by their very nature and they don't need any further proof or
questionning. ECMA contains all knowledge and all answers - you just
need to open your sool to *believe* and all your questions will be
answered forever.
:-)

Full disclosure: I'm not so much preoccupated with the exact definition
of objects, arrays and hashtables: I'm not a CS theory professor. But
as an A.I. hobbist I'm really interested in the process the mind is
escaping the real world facts to save the predefined internal model.

You may enjoy (I did) reading the article "javascript: Playing Numbers
Game":
<http://www.devx.com/webdev/Article/17215/0/page/3>

Besides some very intersting facts about the JavaScript internal
mechanics, it was for me a wonderful example of ability to make totally
wrong conclusions based on totally correct facts - just to keep the
world "as it should be".

Nov 23 '05 #23

P: n/a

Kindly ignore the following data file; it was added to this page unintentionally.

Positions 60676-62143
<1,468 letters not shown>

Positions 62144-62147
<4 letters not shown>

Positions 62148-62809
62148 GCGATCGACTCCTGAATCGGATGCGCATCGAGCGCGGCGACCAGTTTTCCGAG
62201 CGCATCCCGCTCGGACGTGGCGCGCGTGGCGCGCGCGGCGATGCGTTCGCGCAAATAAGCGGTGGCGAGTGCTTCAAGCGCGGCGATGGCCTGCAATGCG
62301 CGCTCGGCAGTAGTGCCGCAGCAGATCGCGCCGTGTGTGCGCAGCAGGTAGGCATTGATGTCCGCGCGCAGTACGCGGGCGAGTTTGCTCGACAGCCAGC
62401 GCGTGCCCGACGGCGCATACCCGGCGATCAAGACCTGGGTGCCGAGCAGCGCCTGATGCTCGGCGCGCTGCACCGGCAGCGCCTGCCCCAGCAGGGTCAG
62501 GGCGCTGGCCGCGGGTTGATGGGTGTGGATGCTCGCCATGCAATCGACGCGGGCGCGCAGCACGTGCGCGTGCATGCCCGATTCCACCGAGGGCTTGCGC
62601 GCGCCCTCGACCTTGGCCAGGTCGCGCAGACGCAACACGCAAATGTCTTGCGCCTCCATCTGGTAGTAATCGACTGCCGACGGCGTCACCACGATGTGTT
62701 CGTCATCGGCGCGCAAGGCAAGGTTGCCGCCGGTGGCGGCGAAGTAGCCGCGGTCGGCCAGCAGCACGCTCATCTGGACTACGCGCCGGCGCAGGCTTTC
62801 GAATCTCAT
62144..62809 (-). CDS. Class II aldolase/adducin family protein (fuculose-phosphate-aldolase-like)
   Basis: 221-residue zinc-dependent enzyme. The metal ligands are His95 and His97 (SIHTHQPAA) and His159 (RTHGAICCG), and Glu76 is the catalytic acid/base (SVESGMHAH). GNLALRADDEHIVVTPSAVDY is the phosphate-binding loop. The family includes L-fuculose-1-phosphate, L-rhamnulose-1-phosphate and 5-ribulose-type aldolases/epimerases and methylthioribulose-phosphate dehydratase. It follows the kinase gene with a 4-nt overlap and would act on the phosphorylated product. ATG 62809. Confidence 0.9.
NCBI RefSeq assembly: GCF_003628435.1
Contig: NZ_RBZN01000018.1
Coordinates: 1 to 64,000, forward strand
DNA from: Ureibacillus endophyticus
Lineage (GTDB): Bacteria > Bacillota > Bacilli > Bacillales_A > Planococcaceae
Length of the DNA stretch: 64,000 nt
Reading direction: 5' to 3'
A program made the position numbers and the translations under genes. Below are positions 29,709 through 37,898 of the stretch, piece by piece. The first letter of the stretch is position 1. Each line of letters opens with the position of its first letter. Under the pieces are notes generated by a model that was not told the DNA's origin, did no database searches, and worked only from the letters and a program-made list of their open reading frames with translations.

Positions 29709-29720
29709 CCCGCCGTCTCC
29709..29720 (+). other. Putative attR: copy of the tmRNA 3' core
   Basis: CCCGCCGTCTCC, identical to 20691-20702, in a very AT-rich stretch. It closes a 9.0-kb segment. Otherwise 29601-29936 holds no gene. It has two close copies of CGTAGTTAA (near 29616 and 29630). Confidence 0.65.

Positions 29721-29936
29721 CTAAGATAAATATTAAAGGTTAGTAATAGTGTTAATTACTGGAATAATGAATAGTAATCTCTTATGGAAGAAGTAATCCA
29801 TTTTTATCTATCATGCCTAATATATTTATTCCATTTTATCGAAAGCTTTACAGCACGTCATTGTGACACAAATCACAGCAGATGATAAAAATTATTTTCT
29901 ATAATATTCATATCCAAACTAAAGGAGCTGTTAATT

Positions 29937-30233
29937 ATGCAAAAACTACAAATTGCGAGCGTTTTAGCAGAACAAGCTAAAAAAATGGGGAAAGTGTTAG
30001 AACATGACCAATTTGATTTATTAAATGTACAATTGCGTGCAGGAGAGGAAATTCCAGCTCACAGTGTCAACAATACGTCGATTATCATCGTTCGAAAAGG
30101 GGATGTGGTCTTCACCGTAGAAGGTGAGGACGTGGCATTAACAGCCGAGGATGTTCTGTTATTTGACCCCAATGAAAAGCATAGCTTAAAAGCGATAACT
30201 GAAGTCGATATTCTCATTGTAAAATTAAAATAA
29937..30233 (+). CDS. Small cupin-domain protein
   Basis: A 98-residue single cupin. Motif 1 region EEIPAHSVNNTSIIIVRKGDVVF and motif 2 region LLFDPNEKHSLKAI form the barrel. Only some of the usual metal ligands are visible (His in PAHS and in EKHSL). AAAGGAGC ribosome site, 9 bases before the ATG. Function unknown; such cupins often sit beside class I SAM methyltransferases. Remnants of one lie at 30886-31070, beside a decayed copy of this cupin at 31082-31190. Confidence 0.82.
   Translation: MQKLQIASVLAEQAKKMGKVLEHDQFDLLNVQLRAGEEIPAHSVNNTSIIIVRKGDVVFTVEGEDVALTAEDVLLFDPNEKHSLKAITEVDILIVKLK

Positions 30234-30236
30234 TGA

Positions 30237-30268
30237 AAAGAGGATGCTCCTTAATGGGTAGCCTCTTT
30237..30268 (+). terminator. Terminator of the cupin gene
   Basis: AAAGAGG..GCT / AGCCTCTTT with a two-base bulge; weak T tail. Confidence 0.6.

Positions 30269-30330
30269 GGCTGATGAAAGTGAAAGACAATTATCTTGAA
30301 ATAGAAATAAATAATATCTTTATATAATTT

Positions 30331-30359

VK wrote:
Thomas 'PointedEars' Lahn wrote:
The language implementations you tested with are based on that canon,
more, they claim to be compliant to it. Any empirical proof you provide,
considering that the result is indeed unique (especially timing tests in
such short intervals are unreliable, taking caching, multitasking and
other factors to affect run-time into account) is perhaps valuable
regarding a specific version of a specific user agent on a specific
computer, however it does not bear meaning as a general test case and so
it inappropriate to refer to for general design decisions. Especially as
you are merely making unqualified assumptions what may or may not be
without being able to provide any proof for it, because we are dealing
with Closed Source except of Mozilla/5.0 based user agents.

You see, there are a whole lot of ifs here. Ignoring them in
your argumentation certainly do not make it a more convincing one.


I see... All empiric experiments are based on imperfect real world
systems so their results are not reliable in any given case. From the
other side ECMA specifications are based on pure mental compositions
without interception with the real world - therefore they are perfect
by their very nature [...]


No, you have still not understood.
PointedEars
Nov 23 '05 #24

P: n/a
Lasse Reichstein Nielsen wrote:
Thomas 'PointedEars' Lahn <Po*********@web.de> writes:
And how does the first paragraph of the Array object specification fit